The next thing I started using to was Google Docs, now called Drive (as in External Drive). I already have a gmail account (which has become one of the most useful, FREE accounts I have), so this was almost automatic. It is one of the options on the top menu when you log in to your Google account, and there is no setup required – your online docs are just there. You can upload any files from your machine to store in Google, and where relevant (MS Word, PowerPoint, Excel, Open Office docs), it will convert it to a corresponding Google Docs format, which will allow you to edit docs online. This means you can open and create MS Office files and PDF’s without MS Office or Adobe. It will even allow simultaneous collaboration between multiple viewers, to the point where you can literally see your colleague in Singapore making changes in real time on screen. You can also save attachments from gmailstraight into Drive, edit them and email them back, without having to open another program.
If you need to go offline, you can download the document in a number of formats, including the original Microsoft or Open Office formats and PDF. And it’s all free. You get 5GB of space, and your docs are accessible anywhere you can dream of with an Internet connection.
3) Apple iCloud
Unlike the others, I found this one to be a little more limited. It is still useful for me, as an Apple user, but it has very little to offer anyone else. Upon activating iCloud, the things I found most useful were that a) my Notes sync automatically whenever my devices are hooked up to the Internet, and b) my photos do the same via PhotoStream. This means I don’t have to email myself stuff from my phone anymore. Unfortunately, it does not mean I can access it from anywhere. I have to be on an Apple product with iCloud activated. In light of all the other amazing services on offer, I feel this is a major short-coming, and I even own said products.
4) Adobe Creative Cloud
When I first learned about this service, I didn’t believe that it was true. The web contains a lot of free / cheap stuff that is really good, but this takes the cake in my books. It’s not free, but for £47 a month (£29 if you already own an Adobe product), it’s great value for money, especially considering that it’s Adobe. Creative Cloud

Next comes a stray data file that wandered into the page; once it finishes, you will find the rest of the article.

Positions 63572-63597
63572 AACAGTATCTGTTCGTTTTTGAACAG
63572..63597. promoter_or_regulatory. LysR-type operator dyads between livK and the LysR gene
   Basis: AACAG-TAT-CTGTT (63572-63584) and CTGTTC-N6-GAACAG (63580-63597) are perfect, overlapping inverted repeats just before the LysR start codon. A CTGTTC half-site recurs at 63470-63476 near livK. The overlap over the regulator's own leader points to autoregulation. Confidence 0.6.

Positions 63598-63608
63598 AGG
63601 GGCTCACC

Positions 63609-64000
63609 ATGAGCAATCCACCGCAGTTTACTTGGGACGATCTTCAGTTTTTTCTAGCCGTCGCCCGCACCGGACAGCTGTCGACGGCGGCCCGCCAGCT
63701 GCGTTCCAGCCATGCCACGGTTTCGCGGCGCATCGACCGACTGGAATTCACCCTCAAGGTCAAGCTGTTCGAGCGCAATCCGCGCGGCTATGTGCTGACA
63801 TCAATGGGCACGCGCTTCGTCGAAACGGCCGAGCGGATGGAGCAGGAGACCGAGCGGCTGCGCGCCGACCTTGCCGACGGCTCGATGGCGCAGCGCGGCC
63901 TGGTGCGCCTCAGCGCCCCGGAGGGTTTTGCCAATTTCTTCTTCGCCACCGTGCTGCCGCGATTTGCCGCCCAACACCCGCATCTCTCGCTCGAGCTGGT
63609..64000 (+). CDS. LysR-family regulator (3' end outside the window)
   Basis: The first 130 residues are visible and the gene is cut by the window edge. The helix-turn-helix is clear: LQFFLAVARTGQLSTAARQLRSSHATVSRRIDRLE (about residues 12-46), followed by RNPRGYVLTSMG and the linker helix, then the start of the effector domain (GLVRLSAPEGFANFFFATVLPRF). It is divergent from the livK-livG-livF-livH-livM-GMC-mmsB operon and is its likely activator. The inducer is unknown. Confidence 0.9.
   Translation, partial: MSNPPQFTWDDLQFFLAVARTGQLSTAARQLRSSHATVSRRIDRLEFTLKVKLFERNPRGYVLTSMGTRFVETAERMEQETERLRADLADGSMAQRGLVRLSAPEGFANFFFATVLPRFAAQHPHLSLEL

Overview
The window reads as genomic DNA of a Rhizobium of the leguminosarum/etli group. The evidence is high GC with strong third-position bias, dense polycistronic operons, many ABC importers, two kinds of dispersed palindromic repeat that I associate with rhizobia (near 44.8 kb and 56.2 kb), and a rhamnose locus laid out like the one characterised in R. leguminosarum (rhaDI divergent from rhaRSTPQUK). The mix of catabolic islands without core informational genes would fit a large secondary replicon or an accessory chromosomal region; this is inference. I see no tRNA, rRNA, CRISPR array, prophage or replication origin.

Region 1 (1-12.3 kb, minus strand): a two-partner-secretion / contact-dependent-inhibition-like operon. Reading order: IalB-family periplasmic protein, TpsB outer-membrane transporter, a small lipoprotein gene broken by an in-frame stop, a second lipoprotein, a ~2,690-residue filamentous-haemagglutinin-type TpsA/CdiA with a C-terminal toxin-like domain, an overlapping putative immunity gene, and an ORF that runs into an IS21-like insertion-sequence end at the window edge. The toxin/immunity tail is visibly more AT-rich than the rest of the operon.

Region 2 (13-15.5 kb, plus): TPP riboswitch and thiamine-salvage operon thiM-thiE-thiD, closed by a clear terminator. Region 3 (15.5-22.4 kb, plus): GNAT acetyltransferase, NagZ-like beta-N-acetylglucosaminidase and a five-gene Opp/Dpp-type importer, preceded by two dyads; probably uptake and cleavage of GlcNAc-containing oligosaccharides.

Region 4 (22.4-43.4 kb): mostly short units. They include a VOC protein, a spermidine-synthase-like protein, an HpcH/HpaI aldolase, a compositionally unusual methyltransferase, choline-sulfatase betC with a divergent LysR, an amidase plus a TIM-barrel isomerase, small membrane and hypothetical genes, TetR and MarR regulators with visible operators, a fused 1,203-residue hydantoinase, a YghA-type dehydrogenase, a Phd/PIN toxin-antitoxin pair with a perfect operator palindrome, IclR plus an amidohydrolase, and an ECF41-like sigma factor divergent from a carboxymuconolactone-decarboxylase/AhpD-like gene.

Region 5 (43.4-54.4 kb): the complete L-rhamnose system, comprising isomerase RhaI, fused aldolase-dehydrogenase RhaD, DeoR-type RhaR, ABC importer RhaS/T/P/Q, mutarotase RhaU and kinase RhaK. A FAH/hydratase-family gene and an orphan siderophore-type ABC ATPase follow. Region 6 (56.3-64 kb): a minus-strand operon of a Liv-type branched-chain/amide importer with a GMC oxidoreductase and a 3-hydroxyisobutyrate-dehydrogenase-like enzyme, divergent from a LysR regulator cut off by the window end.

not only offers a whopping 20GB
of online storage for huge files, with proper thumbnails of PSD, FLA and other Adobe file formats, it also allows immediate downloading of the most up-to-date version of any application in their Creative Suite
to any computer with Internet and your username.
Creative Cloud Apps
This means I can be sitting in a new client’s office in Covent Garden, with limited resources (say it only has PhotoShop installed), and if a request comes through for an emergency amend to a Flash file, I can log in, download Flash (takes about 10 minutes on a good Internet connection), and start working on the file straight away, in the latest version of the software. I will also never be caught out again with not having the right version of an app to open client files (this used to happen often).
5) Spotify for music
Last, but not least, there’s the mother of all awesomeness
. I resisted Spotify for years, being hung up on the fact that Pandora was no longer available to us, and bemoaning the state of services like Last FM. Then I gave in and gave it a try. It’s free, after all!
Oh glory be. Spotify is like the Angel of Music. The free version is ok and all (you get adverts and limited space, and you can access your tunes anywhere, anytime and create and share playlists), but for £10 a month, you can skip to your heart’s content through their catalogue of millions of tracks, make tracks available offline (note, this is not the same as downloading for personal, unrestricted use, although its pretty damn close!) and never have to listen to Mr Wonga ads ever again. You can upload your entire music library to Spotify, and it will keep a copy of it for you in the Cloud, ready to access from everywhere. Everywhere? Everywhere. Now go play in the awesome white puffiness of The Cloud! For a different take on available cloud services, check out this link.